I just finished a trade magazine story about pinot grigio, detailing what people are drinking, why they ?re drinking it, and what ?s in the grape ?s future. One of the editor ?s instructions: Make sure to include the J pinot gris in the story.
It ?s easy to see why. The J ($15, sample, 13.8%) is one of the great wine success stories of the past five or six years ? a very well made, reasonably priced wine that does exactly what it is supposed to do.
Pinot grigio and pinot gris are the same grape; the difference in name points to a difference in style. Pinot grigios, mostly Italian, have little fruit and a minerally finish, while pinot gris, like those from Alsace and Oregon, are fruitier.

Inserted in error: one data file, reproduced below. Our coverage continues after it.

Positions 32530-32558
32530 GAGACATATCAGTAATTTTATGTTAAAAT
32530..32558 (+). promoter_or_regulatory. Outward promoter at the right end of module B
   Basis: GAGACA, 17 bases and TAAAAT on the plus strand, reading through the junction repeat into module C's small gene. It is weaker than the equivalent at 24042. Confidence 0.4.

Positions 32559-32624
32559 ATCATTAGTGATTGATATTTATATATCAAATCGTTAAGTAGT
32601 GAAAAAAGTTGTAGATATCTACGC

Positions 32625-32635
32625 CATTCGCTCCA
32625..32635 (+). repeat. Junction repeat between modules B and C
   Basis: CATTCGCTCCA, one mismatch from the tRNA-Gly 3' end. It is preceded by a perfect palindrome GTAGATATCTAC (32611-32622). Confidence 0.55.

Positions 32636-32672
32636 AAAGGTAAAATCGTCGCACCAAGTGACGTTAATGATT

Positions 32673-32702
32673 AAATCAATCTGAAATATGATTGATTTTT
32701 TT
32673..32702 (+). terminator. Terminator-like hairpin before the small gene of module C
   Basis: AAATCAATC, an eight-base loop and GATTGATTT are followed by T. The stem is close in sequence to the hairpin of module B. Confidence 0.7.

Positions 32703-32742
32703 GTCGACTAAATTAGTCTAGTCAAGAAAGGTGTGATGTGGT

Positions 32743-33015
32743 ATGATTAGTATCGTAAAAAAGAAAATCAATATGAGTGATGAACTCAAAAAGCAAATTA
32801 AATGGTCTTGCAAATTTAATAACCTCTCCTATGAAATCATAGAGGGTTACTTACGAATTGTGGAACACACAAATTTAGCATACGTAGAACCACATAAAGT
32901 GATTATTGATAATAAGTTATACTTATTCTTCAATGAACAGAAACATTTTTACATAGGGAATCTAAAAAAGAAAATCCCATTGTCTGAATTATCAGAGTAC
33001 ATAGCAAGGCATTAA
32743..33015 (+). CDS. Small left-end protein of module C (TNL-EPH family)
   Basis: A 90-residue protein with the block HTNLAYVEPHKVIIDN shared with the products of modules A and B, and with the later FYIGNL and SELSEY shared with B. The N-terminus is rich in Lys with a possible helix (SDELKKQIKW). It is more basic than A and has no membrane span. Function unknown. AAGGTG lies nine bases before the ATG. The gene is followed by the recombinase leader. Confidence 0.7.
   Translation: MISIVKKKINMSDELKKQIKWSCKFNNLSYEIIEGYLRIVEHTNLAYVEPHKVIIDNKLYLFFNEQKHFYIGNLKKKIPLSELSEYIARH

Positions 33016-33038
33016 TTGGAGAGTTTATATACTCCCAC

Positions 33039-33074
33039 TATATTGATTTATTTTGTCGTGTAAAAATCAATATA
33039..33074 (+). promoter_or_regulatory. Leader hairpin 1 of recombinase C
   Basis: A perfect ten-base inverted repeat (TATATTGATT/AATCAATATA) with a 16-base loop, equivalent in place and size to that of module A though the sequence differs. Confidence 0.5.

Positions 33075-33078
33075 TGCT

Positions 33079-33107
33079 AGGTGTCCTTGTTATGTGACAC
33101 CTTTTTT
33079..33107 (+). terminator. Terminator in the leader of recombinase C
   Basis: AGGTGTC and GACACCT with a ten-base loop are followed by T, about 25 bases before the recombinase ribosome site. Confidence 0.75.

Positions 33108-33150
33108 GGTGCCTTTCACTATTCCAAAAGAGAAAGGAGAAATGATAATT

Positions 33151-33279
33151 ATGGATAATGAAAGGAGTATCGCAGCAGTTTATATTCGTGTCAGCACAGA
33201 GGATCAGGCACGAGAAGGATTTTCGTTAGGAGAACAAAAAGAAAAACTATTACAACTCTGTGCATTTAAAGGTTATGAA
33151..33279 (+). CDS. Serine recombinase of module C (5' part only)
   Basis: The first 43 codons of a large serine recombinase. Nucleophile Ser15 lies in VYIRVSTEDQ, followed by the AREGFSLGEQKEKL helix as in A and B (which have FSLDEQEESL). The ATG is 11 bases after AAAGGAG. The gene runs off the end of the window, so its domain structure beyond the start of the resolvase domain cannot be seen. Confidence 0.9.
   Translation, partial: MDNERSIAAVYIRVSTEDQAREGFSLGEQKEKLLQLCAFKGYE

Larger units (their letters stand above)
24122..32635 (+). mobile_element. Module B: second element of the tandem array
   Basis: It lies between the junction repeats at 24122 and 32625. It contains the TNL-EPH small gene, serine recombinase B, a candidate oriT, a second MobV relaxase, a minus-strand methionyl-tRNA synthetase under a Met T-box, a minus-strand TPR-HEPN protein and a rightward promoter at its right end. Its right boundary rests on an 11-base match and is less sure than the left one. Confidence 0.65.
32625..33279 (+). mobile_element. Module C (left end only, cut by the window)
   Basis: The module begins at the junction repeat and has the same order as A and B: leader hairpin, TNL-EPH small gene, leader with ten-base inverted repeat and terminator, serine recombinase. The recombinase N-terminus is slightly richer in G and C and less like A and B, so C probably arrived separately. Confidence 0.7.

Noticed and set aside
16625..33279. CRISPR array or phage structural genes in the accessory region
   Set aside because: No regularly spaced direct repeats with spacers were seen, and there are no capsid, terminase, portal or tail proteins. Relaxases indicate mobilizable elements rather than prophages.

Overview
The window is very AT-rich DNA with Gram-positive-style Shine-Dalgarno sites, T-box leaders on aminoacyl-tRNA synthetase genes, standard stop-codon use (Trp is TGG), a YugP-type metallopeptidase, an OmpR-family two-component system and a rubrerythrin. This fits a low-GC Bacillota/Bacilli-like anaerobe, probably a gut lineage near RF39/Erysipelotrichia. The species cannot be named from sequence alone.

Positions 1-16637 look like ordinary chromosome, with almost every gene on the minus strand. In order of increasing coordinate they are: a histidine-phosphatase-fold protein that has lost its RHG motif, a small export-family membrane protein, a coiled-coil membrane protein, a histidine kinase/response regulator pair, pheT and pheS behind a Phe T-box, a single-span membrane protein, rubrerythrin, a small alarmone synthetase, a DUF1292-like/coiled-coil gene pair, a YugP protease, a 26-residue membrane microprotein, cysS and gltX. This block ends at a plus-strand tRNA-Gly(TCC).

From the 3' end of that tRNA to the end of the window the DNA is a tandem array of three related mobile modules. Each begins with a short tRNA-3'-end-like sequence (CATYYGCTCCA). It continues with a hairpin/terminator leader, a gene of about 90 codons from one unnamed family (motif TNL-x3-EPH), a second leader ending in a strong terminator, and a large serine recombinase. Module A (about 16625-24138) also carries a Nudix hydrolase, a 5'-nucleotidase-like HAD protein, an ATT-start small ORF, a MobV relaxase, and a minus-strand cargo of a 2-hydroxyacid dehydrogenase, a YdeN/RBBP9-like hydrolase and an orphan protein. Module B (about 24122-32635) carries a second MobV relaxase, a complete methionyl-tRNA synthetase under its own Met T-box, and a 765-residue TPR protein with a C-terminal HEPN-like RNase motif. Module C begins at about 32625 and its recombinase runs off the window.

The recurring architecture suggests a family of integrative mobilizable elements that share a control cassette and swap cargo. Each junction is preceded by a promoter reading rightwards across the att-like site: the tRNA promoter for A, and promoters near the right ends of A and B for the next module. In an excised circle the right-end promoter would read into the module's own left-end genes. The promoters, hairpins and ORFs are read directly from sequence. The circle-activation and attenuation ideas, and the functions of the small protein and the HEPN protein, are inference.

The J is somewhere in the middle. Look for some lime fruit in the front and a peach pit sort of finish, but there is more to the wine than a wine writer’s description. This is not a simple, full fruit ahead wine. Rather, it ?s about as long and elegant as a wine at this price gets, one that you sip and and then, suddenly, notice that the bottle is empty.
Serve chilled, on its own or with summer food (and especially if your air conditioning goes out just as the Texas summer is beginning). Highly recommended.